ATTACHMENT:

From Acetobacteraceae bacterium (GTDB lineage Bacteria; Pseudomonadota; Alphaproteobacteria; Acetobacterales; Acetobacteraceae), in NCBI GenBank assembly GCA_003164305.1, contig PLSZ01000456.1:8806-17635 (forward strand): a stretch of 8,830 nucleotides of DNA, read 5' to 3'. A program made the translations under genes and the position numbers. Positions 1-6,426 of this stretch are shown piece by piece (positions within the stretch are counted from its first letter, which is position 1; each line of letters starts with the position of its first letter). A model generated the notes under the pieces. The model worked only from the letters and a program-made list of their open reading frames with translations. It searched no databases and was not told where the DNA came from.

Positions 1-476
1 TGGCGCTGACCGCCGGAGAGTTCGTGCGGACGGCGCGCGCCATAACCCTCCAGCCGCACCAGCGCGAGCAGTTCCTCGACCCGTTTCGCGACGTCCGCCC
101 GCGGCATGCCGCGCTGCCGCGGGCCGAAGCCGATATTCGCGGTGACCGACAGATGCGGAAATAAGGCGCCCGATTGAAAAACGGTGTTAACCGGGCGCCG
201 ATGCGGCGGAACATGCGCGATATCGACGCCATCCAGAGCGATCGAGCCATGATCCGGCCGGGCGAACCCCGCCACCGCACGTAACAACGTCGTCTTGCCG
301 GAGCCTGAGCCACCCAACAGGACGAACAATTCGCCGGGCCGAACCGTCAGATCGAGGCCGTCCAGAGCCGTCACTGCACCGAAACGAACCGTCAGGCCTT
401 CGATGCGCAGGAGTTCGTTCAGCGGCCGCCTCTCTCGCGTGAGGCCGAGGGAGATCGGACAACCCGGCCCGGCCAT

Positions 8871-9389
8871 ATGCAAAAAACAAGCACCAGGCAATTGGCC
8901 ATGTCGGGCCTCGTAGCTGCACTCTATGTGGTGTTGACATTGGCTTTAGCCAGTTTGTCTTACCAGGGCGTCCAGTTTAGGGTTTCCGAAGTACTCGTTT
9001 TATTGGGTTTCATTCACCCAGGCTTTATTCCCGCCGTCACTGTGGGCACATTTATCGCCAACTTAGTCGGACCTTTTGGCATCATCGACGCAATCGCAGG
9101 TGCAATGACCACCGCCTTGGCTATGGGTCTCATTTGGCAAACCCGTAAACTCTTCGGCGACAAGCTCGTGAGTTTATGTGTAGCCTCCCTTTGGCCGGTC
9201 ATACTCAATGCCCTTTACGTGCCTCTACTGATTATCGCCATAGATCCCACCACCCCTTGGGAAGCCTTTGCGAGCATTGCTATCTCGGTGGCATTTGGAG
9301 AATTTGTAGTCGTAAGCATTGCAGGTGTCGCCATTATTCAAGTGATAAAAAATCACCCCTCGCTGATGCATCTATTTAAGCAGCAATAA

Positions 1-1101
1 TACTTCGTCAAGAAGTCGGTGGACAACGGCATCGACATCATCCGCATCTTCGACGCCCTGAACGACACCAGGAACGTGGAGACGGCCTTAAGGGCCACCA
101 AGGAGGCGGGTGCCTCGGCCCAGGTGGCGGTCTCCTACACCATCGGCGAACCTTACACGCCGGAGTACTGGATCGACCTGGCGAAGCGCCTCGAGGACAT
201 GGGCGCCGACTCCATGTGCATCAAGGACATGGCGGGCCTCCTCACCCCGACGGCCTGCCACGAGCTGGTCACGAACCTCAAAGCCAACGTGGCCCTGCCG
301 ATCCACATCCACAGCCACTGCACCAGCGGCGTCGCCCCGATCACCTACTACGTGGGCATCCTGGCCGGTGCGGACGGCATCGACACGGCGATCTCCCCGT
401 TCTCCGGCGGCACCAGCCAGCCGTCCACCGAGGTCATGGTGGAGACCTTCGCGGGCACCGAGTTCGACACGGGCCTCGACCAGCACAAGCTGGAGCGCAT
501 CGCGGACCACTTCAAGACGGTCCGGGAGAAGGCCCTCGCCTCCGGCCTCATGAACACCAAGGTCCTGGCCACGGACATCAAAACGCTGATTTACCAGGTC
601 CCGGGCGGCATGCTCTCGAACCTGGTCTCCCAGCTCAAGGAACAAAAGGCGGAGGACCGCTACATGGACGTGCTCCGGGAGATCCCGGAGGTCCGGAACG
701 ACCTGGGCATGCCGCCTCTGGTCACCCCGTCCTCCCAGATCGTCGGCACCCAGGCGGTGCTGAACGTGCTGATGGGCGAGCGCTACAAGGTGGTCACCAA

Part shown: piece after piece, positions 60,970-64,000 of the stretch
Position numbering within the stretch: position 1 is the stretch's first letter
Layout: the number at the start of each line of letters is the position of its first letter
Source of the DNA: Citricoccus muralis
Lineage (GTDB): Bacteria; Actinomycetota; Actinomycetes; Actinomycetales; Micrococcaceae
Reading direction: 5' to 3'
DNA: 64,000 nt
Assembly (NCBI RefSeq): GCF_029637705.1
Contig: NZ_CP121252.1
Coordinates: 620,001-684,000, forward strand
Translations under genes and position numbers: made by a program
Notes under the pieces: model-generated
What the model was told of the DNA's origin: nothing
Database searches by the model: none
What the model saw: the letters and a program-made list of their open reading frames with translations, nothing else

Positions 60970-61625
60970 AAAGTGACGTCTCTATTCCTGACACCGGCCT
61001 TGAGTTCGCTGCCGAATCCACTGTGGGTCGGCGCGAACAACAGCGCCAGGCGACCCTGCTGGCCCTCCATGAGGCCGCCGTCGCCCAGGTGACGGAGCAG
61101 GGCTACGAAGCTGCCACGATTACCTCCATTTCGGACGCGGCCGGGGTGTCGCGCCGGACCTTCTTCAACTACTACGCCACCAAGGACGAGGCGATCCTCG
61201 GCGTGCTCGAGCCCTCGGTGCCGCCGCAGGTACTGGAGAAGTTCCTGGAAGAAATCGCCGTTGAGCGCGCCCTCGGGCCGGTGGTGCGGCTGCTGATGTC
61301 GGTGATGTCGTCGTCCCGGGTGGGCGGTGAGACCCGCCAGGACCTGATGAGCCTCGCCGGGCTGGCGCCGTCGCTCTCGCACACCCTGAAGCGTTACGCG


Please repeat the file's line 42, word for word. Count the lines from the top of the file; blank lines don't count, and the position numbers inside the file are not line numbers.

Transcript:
61101 GGCTACGAAGCTGCCACGATTACCTCCATTTCGGACGCGGCCGGGGTGTCGCGCCGGACCTTCTTCAACTACTACGCCACCAAGGACGAGGCGATCCTCG